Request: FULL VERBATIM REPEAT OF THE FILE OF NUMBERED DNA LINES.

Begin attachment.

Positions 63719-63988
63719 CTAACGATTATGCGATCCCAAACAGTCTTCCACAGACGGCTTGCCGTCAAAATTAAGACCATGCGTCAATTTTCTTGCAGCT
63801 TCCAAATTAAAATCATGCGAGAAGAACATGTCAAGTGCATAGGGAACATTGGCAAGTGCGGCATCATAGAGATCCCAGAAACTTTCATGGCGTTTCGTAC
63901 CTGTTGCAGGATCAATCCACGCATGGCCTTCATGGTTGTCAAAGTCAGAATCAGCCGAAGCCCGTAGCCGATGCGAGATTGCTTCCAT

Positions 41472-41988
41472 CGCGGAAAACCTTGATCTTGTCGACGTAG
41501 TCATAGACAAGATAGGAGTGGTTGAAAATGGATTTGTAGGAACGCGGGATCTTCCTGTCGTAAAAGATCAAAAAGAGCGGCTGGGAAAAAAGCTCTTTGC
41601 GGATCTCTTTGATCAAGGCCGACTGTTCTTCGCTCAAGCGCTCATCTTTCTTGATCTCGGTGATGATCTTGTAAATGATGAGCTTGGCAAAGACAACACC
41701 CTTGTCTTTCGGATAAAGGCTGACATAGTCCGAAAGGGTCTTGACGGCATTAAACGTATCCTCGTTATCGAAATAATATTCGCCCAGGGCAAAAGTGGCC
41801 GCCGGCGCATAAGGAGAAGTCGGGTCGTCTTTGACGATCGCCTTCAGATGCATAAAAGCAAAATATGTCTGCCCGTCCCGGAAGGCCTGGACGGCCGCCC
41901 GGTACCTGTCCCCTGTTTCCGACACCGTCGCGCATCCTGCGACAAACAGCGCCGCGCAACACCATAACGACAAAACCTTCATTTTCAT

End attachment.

Positions 63719-63988
63719 CTAACGATTATGCGATCCCAAACAGTCTTCCACAGACGGCTTGCCGTCAAAATTAAGACCATGCGTCAATTTTCTTGCAGCT
63801 TCCAAATTAAAATCATGCGAGAAGAACATGTCAAGTGCATAGGGAACATTGGCAAGTGCGGCATCATAGAGATCCCAGAAACTTTCATGGCGTTTCGTAC
63901 CTGTTGCAGGATCAATCCACGCATGGCCTTCATGGTTGTCAAAGTCAGAATCAGCCGAAGCCCGTAGCCGATGCGAGATTGCTTCCAT

Positions 41472-41988
41472 CGCGGAAAACCTTGATCTTGTCGACGTAG
41501 TCATAGACAAGATAGGAGTGGTTGAAAATGGATTTGTAGGAACGCGGGATCTTCCTGTCGTAAAAGATCAAAAAGAGCGGCTGGGAAAAAAGCTCTTTGC
41601 GGATCTCTTTGATCAAGGCCGACTGTTCTTCGCTCAAGCGCTCATCTTTCTTGATCTCGGTGATGATCTTGTAAATGATGAGCTTGGCAAAGACAACACC
41701 CTTGTCTTTCGGATAAAGGCTGACATAGTCCGAAAGGGTCTTGACGGCATTAAACGTATCCTCGTTATCGAAATAATATTCGCCCAGGGCAAAAGTGGCC
41801 GCCGGCGCATAAGGAGAAGTCGGGTCGTCTTTGACGATCGCCTTCAGATGCATAAAAGCAAAATATGTCTGCCCGTCCCGGAAGGCCTGGACGGCCGCCC
41901 GGTACCTGTCCCCTGTTTCCGACACCGTCGCGCATCCTGCGACAAACAGCGCCGCGCAACACCATAACGACAAAACCTTCATTTTCAT